How does one drill a hole in a guardrail anyway?

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wrote:

I got one of those too $170 saw for $10 Even funnier, there was a embossed picture next to the chain guard on how the chain links should look if properly installed.
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On Sun, 2 Sep 2012 11:51:29 -0500, "Atila Iskander"

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On Sun, 2 Sep 2012 01:41:43 +0000 (UTC), James Gagney

Is that a wooden post the guiderail is attached to? You might have better luck drilling that.
Use a sharp bit. Or use a $20 Harbor freight magnet.
Jim [not to be a nanny-- but is that *your* hardware you're trying to drill a hole in?]
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On 9/2/2012 7:52 AM, Jim Elbrecht wrote:

Thinking the same thing. If the objective is to use fasteners then driving a couple screws with washers into the post from the inside of the can is a quick way to do it without drilling someones guard rail.

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On Sun, 02 Sep 2012 10:24:42 -0400, George wrote:

That's a GREAT idea!
I didn't think of anything except a bolt ... but a lag screw should work just fine!
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How do you plan to empty this can, once it's bolted down?
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On Sun, 02 Sep 2012 23:00:23 -0700, Smitty Two wrote:

That's a good point. It actually had a plastic bag that I use to empty the trash - but the can blew over and the plastic bag blew over the cliff.
So, I plan on leaving the plastic bag in the garbage can so that I don't have to remove the can.
I could, I guess, put a bolt with a thumb screw on it though -- which would allow me to remove the can should the bag break open.
The problem is how to keep the can there in the wind.
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Pull the trash bag out, and put another bag in?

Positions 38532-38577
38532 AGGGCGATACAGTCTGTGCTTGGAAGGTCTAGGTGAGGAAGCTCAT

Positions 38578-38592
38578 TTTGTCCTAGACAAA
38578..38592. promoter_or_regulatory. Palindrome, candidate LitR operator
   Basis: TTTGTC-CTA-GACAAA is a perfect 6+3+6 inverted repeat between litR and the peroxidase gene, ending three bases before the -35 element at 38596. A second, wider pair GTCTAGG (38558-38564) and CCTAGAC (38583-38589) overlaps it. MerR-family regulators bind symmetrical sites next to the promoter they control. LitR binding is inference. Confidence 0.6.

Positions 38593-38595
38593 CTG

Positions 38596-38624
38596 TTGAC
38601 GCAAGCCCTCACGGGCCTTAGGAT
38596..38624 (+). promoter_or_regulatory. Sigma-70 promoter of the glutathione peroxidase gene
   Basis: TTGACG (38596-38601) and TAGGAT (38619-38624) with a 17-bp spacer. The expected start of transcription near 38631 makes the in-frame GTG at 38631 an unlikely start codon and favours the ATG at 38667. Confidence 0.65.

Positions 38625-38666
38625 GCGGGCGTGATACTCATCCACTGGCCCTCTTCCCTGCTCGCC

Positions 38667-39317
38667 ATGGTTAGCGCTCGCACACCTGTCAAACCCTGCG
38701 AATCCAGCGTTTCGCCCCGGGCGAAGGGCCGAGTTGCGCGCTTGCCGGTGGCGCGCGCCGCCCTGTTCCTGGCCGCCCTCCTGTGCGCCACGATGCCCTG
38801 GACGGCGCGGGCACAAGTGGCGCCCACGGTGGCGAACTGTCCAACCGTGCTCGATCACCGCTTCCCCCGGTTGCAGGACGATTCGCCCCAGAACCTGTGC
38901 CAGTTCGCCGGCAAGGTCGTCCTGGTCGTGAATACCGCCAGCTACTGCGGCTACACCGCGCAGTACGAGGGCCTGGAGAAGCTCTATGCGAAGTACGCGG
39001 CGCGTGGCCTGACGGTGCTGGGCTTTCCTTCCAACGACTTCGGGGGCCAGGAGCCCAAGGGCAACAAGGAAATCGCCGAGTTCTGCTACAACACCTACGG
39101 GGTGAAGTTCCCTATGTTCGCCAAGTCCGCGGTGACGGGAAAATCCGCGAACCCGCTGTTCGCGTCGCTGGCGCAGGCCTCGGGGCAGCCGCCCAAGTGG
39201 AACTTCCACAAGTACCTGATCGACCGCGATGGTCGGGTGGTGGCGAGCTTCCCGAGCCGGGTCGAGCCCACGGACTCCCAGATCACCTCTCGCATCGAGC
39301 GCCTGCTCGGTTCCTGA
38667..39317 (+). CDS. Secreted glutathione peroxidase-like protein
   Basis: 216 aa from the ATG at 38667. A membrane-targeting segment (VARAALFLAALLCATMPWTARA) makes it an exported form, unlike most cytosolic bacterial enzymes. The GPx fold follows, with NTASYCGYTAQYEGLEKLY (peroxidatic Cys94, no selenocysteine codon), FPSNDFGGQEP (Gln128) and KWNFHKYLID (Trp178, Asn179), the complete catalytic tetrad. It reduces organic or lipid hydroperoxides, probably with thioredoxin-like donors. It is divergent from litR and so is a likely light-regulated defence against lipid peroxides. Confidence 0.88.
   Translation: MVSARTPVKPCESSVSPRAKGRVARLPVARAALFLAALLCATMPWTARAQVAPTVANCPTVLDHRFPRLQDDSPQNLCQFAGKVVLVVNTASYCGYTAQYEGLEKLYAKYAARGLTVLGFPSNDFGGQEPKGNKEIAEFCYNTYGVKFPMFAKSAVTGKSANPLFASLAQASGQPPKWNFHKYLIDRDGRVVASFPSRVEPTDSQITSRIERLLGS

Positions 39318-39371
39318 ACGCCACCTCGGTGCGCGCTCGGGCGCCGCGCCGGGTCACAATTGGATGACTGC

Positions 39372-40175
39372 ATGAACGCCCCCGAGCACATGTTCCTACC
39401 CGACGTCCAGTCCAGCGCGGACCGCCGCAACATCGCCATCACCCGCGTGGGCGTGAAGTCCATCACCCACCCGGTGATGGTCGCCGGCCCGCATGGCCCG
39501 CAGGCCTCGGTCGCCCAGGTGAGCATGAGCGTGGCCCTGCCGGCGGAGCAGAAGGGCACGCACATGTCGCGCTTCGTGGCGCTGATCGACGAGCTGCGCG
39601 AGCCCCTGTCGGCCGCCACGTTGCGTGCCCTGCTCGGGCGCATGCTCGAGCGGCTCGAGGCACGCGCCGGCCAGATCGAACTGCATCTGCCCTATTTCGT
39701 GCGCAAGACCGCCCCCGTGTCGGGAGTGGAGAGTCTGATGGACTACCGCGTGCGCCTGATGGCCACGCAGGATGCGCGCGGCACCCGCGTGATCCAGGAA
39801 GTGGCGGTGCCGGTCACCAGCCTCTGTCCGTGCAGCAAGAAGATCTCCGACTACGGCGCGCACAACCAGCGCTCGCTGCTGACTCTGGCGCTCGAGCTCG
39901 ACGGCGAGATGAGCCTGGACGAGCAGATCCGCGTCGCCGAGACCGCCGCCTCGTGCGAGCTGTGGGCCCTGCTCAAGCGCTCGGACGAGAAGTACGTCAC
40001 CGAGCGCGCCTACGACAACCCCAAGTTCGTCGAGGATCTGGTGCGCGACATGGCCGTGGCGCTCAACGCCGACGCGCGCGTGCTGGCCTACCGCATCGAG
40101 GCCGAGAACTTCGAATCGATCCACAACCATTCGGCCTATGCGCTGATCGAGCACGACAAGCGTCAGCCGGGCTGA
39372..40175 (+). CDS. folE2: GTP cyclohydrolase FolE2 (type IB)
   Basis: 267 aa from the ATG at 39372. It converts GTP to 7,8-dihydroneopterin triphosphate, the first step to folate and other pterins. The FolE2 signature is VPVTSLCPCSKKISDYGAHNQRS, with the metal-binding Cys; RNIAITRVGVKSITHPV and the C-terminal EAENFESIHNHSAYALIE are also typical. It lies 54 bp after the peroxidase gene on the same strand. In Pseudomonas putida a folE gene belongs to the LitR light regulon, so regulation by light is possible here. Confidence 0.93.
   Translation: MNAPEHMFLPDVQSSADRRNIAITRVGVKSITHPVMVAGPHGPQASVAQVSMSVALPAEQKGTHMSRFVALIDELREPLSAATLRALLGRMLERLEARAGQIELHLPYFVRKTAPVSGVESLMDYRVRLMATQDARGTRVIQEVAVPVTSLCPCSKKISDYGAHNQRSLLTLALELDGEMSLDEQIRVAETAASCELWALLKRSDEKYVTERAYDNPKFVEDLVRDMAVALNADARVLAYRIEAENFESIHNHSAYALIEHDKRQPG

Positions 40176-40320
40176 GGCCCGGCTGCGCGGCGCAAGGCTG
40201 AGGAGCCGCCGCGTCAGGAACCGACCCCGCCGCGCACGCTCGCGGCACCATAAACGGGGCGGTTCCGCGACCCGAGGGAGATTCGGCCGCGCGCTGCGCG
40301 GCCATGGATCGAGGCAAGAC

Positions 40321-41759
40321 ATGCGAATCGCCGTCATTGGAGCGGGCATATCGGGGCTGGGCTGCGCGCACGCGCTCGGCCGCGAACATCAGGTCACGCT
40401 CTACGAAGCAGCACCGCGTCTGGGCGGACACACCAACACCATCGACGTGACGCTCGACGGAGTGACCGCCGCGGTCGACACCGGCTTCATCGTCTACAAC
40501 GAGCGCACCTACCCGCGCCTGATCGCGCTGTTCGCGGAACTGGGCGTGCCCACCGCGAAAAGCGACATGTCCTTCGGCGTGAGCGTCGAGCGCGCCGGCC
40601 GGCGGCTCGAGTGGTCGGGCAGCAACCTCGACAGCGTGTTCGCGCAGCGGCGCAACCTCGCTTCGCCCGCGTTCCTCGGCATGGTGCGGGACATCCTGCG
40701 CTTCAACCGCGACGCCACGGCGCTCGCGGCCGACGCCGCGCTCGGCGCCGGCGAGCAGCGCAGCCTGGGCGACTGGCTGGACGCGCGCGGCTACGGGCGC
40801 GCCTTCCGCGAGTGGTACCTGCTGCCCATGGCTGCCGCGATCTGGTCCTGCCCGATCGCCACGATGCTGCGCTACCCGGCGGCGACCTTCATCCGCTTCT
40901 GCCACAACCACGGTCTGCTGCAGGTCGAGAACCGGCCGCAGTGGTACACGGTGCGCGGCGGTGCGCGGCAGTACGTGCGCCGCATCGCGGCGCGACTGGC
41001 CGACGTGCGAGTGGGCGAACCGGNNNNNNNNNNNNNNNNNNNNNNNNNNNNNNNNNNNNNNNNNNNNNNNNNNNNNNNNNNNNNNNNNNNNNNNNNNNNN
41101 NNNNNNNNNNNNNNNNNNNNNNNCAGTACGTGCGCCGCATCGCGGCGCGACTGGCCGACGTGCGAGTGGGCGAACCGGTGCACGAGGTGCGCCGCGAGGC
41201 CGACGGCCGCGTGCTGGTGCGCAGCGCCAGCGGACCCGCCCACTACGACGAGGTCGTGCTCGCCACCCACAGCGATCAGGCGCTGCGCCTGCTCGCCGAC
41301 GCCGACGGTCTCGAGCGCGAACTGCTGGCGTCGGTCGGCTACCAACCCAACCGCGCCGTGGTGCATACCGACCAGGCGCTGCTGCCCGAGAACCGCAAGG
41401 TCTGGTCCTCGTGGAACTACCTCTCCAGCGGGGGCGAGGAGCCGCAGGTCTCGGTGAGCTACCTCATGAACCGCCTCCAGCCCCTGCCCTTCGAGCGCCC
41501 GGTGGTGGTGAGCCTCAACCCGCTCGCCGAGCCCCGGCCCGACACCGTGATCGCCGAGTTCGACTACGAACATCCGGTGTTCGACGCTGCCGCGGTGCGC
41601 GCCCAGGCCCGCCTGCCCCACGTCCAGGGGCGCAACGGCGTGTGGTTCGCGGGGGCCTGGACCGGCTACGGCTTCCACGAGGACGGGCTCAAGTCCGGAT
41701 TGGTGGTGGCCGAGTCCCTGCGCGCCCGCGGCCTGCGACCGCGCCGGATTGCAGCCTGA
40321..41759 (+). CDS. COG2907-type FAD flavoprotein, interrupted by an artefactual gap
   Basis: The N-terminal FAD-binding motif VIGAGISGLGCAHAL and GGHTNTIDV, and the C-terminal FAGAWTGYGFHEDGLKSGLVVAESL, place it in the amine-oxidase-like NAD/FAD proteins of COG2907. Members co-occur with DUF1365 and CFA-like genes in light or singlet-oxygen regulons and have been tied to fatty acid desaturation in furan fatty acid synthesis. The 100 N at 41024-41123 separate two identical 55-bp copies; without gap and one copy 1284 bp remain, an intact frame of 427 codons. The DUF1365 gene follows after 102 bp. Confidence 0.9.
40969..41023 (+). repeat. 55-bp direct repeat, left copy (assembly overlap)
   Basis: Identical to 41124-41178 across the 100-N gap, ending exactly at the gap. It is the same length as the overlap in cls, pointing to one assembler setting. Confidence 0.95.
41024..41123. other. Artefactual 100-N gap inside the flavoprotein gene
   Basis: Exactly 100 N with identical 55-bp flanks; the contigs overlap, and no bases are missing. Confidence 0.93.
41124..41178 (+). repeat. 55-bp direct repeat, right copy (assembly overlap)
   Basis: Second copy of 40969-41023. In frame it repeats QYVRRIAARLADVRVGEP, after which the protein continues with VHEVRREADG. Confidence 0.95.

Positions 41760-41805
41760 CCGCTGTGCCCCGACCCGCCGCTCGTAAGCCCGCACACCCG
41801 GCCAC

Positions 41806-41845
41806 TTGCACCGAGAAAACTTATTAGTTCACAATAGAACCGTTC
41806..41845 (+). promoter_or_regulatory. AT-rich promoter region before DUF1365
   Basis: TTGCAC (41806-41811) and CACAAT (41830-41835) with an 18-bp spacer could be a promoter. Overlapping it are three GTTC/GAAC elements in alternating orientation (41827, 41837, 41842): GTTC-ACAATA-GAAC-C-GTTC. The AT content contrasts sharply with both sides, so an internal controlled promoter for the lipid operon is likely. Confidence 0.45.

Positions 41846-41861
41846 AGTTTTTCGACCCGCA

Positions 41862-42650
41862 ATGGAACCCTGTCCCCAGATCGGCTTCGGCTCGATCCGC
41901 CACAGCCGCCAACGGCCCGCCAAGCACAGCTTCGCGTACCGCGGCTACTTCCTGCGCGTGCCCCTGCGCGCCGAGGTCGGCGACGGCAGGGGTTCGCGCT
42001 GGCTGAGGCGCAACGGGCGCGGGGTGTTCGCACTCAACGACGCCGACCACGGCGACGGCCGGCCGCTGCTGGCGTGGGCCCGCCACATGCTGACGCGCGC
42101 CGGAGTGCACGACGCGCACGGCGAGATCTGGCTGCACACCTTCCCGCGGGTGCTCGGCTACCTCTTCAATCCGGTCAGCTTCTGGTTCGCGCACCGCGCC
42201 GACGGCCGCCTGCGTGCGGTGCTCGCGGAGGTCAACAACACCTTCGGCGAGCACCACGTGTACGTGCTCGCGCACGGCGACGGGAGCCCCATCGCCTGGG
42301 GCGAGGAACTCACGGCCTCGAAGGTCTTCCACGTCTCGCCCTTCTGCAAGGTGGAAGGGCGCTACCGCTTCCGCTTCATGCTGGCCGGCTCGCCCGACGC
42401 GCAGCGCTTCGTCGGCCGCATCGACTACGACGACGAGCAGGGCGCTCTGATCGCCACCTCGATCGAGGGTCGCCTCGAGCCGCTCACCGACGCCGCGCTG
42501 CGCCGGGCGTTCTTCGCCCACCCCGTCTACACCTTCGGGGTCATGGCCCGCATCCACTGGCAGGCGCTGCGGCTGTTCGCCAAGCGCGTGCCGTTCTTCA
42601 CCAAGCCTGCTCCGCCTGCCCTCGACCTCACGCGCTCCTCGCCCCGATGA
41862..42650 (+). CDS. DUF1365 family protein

How will Mr. Gagney keep the lid on, since it's a windy place? Bungee cords?
Christopher A. Young Learn more about Jesus www.lds.org .
How do you plan to empty this can, once it's bolted down?
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On Mon, 03 Sep 2012 07:36:27 -0400, Stormin Mormon wrote:

No lid needed.
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Simplicity is a good thing.
Christopher A. Young Learn more about Jesus www.lds.org .
On Mon, 03 Sep 2012 07:36:27 -0400, Stormin Mormon wrote:

No lid needed.
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HD has self drilling hex head screws, in the screws and bolts aisle. That, and some fender washers. Socket tip for your cordless drill (set to low speed, high torque setting).
Christopher A. Young Learn more about Jesus www.lds.org .
On Sun, 02 Sep 2012 10:24:42 -0400, George wrote:

That's a GREAT idea!
I didn't think of anything except a bolt ... but a lag screw should work just fine!
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Attach a beam clamp to the garbage can....
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James Gagney wrote the following on 9/1/2012 9:41 PM (ET):

No one has asked yet, so I will. Why a garbage can attached to a guardrail?
--
Bill
In Hamptonburgh, NY
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And, in area with no electric. Something fishy, here.
Christopher A. Young Learn more about Jesus www.lds.org .

No one has asked yet, so I will. Why a garbage can attached to a guardrail?
--
Bill
In Hamptonburgh, NY